Putin’s Doomsday Scenario

The West cannot assume that the Russian leader will be a rational actor on nukes if he sees his nation and regime under existential threat.

An photo-illustration of Vladimir Putin flanked by images of a nuclear detonation
Getty; The Atlantic

When, in early October, President Joe Biden remarked that the risk of nuclear “Armageddon” was now at its highest since the Cuban missile crisis of 1962, he faced considerable skepticism and pushback. Yet senior U.S. officials appear to be taking the risk of an escalation involving nuclear weapons in Ukraine deadly seriously.

Later that month, U.S. Secretary of Defense Lloyd Austin jumped on the phone to his Russian counterpart, Defense Minister Sergei Shoigu, and spoke with him twice in three days after Shoigu had claimed that Ukrainian forces planned to use a nuclear “dirty bomb” and blame it on Moscow. The reasons for the Pentagon’s concern were clear: Russian falsehoods about a dirty bomb could pave the way for potential nuclear use by Russia.

American military leaders are worried that Moscow is embarking on a dangerous path of nuclear escalation amid the painful and humiliating setbacks that Russian forces have suffered on the battlefield in Ukraine. The latest reversal for Russia, and a significant indication of the trouble its military is having holding the territory it captured in the early weeks of its invasion, is the withdrawal from the city of Kherson, which weeks ago it had declared part of Russia.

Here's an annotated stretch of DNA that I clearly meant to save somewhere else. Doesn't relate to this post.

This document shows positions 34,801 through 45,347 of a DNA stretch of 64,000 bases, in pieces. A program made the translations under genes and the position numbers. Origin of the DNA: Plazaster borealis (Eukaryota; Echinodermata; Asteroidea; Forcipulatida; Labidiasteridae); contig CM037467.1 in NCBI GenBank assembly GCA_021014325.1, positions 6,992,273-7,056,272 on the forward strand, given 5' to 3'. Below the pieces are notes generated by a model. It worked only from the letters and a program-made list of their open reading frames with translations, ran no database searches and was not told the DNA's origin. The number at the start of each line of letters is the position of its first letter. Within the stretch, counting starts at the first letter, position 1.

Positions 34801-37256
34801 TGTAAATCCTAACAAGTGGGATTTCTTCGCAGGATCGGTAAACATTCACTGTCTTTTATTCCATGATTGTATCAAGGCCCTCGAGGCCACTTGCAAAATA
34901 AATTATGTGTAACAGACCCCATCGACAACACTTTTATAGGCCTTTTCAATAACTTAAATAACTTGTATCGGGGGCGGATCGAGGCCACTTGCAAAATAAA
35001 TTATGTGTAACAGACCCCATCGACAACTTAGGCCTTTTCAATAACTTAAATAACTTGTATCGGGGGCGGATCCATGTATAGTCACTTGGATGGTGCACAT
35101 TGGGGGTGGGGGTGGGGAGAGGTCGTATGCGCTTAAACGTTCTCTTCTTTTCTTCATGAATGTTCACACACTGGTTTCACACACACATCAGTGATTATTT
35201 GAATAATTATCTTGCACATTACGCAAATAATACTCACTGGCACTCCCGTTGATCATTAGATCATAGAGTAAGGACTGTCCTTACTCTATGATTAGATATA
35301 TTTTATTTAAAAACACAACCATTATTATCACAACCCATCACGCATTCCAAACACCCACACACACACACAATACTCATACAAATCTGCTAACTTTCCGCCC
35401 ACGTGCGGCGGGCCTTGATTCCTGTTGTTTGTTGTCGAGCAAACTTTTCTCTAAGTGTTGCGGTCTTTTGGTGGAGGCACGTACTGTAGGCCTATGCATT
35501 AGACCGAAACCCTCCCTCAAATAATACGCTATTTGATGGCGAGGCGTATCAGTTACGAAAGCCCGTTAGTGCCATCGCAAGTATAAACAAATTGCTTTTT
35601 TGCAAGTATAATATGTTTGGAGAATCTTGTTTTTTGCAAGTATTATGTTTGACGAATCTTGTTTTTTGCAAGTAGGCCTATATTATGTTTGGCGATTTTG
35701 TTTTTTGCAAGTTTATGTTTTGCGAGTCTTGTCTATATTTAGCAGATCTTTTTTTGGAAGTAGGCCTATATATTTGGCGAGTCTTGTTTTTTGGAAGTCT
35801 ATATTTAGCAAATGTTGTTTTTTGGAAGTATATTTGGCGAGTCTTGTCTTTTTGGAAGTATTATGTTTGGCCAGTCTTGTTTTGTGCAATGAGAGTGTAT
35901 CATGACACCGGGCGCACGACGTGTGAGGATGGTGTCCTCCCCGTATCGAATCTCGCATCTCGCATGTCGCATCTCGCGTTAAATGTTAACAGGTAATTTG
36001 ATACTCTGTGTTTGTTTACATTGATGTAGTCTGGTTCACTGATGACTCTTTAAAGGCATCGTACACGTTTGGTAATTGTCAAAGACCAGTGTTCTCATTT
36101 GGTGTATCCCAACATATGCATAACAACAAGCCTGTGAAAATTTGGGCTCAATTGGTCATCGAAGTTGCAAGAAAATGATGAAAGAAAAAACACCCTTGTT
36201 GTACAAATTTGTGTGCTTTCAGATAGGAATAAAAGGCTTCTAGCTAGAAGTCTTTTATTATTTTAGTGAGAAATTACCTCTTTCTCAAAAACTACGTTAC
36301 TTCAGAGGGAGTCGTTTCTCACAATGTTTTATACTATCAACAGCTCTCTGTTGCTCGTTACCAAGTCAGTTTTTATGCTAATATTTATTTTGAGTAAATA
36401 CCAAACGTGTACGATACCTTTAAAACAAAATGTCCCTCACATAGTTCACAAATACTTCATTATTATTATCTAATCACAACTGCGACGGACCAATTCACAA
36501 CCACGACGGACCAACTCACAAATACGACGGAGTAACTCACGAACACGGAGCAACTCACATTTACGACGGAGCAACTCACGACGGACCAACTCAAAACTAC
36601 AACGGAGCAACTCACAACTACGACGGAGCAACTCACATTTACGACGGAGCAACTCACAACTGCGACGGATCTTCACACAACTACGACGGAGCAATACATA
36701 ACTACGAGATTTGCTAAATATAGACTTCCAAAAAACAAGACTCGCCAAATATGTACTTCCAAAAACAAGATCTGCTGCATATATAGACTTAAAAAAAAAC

What makes the situation so hazardous is President Vladimir Putin’s mercurial and impulsive decision making. From the start, the war in Ukraine has provided numerous examples of Putin’s emotional overreactions to events, and of his miscalculations. Putin’s move to annex Crimea in 2014 in response to revolution in Kyiv was one such decision, and it has given the peninsula a totemic significance in Russia’s war. Judging by his statements and conduct, the Russian leader appears to believe that the conflict he started has existential stakes for his country, his regime, and his rule, and that he can’t afford to lose.

Some people understandably prefer to believe that under no conditions would the Kremlin use nuclear weapons in Ukraine, and that Russian nuclear saber-rattling can be dismissed. This is, in my view, a false assurance, but let’s consider the arguments.

Eight months of war in Ukraine have provided plenty of examples of Moscow signaling red lines, then not following through on them. Back in March, Moscow issued a threat that it would target Western arms convoys entering Ukraine from NATO countries, to very little effect. In September, it declared that it would use all the means at its disposal to defend the four recently annexed Ukrainian regions. (When, days later, Ukrainian forces liberated the city of Lyman in one of those regions, Donetsk, Russia did not escalate matters.)